A Savannah/Savannah cross may also be referred to by breeders as SVxSV (SV is the TICA code for the Savannah breed), in addition to the filial number. Savannah generation filial numbers also have a letter designator that refers to the generation of SV to SV breeding. The letters are A, B, C and SBT. A designation of A means that one parent is a Savannah and the other is an outcross. B is used if both parents are Savannahs and one of them is an “A”. “C” is if both parents are Savannahs and one of them is a “B”. Therefore A x (any SV) = B; B x (B,C,SBT) = C; C x (C, SBT) = SBT, SBT x SBT = SBT. F1 generations Savannahs are always A since the father is a non-domestic outcross (the Serval father). F2 generation can be A or B. F3 generation can be A, B or C. F4 Generation is the first generation that can be a championship breed SBT.
F1 – serval parent X domestic cat parent F2 – F1 parent X domestic cat parent (has a Serval as grandparent) F3 – F2 parent X domestic cat parent (has a Serval as great grandparent) F4 – F3 parent X domestic cat parent (has a Serval as great great grandparent)
Being Hybrids, Savannahs typically exhibit some characteristics of hybrid inviability. Because the male Savannah is the heterozygous sex, they are most commonly affected, in accordance with Haldane’s rule. Male Savannahs are typically larger in size and sterile until the F5 generation or so, although the females are fertile from the F1 generation. As a result, females of the F1-F3 generation are usually held back for breeding, with only the males being offered as pets. The reverse occurs when you reach F5 generation, but to a lesser degree, with the males being held as breeding cats, and females primarily offered as pets.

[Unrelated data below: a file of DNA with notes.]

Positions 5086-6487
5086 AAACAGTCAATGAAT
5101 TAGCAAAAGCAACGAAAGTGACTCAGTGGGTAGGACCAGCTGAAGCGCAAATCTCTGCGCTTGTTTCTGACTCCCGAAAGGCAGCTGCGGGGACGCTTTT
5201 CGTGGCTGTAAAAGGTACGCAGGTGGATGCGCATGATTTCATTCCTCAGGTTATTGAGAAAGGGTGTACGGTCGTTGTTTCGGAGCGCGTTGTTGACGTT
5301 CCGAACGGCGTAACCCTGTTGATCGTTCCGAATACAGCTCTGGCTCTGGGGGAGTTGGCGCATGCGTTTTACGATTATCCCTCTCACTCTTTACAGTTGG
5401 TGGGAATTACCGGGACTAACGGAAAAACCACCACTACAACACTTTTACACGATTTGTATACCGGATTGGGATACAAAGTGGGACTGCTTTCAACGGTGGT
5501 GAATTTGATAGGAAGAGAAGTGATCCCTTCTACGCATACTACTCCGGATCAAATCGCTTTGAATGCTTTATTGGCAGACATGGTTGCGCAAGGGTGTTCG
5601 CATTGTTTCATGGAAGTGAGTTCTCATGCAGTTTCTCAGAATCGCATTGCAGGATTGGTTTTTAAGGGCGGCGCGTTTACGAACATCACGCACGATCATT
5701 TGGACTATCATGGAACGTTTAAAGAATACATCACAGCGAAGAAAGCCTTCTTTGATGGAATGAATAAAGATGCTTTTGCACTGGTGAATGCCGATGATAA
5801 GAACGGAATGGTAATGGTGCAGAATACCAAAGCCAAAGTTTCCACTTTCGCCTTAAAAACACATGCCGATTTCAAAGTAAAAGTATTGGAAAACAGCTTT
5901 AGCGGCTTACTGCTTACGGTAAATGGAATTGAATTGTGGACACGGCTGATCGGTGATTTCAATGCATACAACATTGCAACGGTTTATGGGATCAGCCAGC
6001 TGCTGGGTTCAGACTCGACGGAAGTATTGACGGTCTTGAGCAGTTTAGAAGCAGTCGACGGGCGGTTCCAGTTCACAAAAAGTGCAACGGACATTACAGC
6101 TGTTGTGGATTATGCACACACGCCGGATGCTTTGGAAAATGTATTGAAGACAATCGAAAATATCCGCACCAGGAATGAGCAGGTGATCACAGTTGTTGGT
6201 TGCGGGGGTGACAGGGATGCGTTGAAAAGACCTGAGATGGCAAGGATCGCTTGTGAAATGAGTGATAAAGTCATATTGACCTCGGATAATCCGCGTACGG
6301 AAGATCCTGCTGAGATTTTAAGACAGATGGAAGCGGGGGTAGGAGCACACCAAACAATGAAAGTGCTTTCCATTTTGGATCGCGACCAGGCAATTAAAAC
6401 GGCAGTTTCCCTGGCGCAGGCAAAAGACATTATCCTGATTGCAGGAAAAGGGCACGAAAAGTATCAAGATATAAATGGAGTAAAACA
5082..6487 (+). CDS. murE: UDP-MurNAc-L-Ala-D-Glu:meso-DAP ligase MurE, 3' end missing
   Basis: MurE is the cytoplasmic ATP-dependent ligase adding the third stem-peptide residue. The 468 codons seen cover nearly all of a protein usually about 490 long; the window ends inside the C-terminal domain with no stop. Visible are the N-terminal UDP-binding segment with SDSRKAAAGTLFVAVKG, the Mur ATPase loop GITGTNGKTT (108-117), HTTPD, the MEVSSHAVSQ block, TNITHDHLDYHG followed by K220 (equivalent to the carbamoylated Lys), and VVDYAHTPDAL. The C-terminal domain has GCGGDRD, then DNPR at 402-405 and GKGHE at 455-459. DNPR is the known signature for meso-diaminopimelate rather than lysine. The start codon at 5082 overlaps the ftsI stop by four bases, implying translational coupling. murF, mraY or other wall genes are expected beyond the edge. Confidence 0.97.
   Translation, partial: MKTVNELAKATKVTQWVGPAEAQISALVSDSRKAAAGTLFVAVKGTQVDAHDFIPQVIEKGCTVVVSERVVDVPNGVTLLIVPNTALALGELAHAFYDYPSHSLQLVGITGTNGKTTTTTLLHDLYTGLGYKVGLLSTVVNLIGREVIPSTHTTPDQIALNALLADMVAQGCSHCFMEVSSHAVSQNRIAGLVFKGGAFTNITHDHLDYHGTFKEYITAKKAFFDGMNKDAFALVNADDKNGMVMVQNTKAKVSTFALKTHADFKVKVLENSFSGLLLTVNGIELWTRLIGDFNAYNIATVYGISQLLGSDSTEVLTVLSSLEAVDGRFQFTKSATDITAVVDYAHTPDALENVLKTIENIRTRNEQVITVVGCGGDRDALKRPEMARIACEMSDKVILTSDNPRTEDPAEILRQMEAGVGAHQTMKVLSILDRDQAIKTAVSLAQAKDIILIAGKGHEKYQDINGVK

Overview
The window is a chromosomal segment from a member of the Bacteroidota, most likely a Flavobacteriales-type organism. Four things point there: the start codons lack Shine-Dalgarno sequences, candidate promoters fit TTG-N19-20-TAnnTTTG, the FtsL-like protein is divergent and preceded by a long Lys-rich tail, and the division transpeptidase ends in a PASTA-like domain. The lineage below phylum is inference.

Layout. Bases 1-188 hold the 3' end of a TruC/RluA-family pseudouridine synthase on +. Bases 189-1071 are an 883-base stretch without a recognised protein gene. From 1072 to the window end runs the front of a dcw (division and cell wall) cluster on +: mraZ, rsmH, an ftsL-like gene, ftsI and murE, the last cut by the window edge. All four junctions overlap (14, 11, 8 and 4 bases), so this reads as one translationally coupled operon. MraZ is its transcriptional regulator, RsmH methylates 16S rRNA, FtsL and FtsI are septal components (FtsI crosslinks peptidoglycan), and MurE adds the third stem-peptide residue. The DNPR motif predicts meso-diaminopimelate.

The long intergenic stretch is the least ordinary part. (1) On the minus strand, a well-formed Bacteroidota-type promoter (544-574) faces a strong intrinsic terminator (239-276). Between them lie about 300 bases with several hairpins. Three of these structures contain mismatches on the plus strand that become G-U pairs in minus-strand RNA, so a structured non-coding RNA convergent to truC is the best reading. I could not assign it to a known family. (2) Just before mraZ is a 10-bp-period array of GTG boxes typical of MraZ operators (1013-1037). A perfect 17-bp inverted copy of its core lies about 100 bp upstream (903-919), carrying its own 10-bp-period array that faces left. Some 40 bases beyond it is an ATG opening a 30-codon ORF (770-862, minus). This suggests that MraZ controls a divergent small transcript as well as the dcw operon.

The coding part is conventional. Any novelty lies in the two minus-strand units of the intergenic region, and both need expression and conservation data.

Earlier generation Savannahs are typically more expensive to purchase due to scarcity. A Savannah/Savannah cross may also be referred to by breeders as SVxSV (SV is the TICA code for the Savannah breed), in addition to the filial number.
Savannah Cats Temperament
Owners of Savannahs say that they are very impressed with the intelligence of this breed of cat. An often noted trait of the Savannah is its jumping ability. Savannahs are known to jump up on top of doors, refrigerators and high cabinets. Some Savannahs can leap about 8 feet (2.5 m) high from a standing position. Savannahs are very inquisitive, and have been known to get into all sorts of things. They often learn how to open doors and cupboards, and anyone buying a Savannah will likely need to take special precautions to prevent the cat from getting into things.
SAVANNAHS AND WATER
Many Savannah cats do not fear water, and will play or even immerse themselves in water. Some owners even shower with their Savannah cats.Presenting a water bowl to a Savannah may also prove a challenge, as some will promptly begin to “bat” all the water out of the bowl until it is empty, using their front paws..
Another quirk Savannahs have is to fluff out the base of their tail in a greeting gesture. This is not to be confused with the fluffing of fur along the back and full length of the tail in fear. Savannahs will also often flick or wag their tails in excitement or pleasure.